An estimated 250 flights — most of them on the West Coast — were grounded at least temporarily Friday night. The glitch impaired the airline's ability to do such things as conduct check-ins, print boarding passes and monitor the weight of each aircraft.
Some flights were on the taxiway and diverted back to the terminal after the problem was detected around 8 p.m. PDT Friday, Southwest spokesman Brad Hawkins said. Flights already in the air were unaffected.
Shortly after 11 p.m. PDT, Southwest posted on its Twitter page that "systems are operating and we will begin work to get customers where they need to be. Thanks for your patience tonight."
Agnew said the computer system was "running at full capacity" by early Saturday. Before that, though, officials used a backup system that was much more sluggish.
"Backup systems are in place, not the main system, so it's slower," Hawkins said after service resumed. "But we are able to start launching these flights."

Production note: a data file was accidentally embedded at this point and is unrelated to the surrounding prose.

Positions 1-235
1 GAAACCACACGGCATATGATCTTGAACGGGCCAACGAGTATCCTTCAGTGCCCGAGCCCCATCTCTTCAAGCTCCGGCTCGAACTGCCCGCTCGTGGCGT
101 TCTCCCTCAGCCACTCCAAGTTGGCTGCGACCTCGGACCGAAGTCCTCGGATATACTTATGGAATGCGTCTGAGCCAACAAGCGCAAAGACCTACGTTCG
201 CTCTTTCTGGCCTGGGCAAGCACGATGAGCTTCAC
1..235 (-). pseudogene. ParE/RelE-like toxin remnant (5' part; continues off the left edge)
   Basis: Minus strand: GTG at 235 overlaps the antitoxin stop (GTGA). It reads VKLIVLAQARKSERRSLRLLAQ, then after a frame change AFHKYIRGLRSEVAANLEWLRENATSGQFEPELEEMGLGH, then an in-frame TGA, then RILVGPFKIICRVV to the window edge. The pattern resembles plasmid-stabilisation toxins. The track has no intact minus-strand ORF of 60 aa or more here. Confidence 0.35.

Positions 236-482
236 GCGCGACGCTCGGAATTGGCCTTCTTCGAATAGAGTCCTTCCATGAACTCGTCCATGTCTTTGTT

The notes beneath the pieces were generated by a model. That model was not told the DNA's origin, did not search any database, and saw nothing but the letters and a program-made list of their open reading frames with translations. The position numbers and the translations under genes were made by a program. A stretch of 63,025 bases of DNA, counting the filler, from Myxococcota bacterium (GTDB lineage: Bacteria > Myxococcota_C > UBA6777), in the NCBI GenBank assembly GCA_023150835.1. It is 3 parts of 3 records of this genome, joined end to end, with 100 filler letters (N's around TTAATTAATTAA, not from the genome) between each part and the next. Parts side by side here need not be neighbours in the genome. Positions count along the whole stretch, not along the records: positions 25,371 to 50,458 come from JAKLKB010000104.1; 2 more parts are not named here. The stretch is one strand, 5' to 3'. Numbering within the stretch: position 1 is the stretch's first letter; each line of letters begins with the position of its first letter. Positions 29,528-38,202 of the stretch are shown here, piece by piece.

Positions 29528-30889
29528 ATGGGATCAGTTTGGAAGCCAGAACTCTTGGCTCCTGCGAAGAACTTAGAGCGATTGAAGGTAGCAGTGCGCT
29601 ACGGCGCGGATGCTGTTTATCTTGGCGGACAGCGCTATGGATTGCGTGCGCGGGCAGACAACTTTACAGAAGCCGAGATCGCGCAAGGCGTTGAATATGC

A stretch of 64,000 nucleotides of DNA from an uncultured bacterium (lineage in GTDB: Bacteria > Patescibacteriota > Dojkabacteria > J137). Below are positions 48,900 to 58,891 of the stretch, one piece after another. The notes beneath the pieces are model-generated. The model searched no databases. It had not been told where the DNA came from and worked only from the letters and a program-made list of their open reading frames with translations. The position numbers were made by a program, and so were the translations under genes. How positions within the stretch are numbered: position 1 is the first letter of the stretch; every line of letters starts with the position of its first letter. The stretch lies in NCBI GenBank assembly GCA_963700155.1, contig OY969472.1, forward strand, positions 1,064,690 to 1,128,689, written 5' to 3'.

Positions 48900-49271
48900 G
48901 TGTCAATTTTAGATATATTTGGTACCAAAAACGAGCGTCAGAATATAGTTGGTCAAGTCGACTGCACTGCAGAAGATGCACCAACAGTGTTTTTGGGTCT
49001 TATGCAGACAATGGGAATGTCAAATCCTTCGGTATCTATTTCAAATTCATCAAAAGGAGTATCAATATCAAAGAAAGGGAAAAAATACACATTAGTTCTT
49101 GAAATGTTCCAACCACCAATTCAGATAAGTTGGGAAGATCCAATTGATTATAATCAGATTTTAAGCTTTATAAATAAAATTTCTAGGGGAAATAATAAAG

He said cancellations were inevitable because the airline doesn't do redeye flights and by the time the problem was fixed, it was near "the end of our operational day."
The late hour of the disruption meant the computer problem affected far more flights on the West Coast, but Hawkins said at least a few on the East Coast were grounded as well. Southwest, based in Dallas, conducts, on average, 3,400 flights a day.
A spokesman for Los Angeles International Airport said of about 25 inbound and outbound flights remaining Friday, only five departing flights were experiencing delays, of 30 to 80 minutes. At LA/Ontario International Airport (ONT), a total of three flights — all departures — were affected.
Four Southwest flights were temporarily held in Seattle, said Christina Faine, a Seattle-Tacoma International Airport spokeswoman.
One flight to Oakland, Calif., had been due to leave at 9:20 p.m. and departed before 11 p.m. Faine said late Friday night that an airport duty manager, Anthony Barnes, told her the others were expected to depart shortly.
Steve Johnson, a spokesman for Portland, Ore., International Airport, said he was not aware of any planes held up there.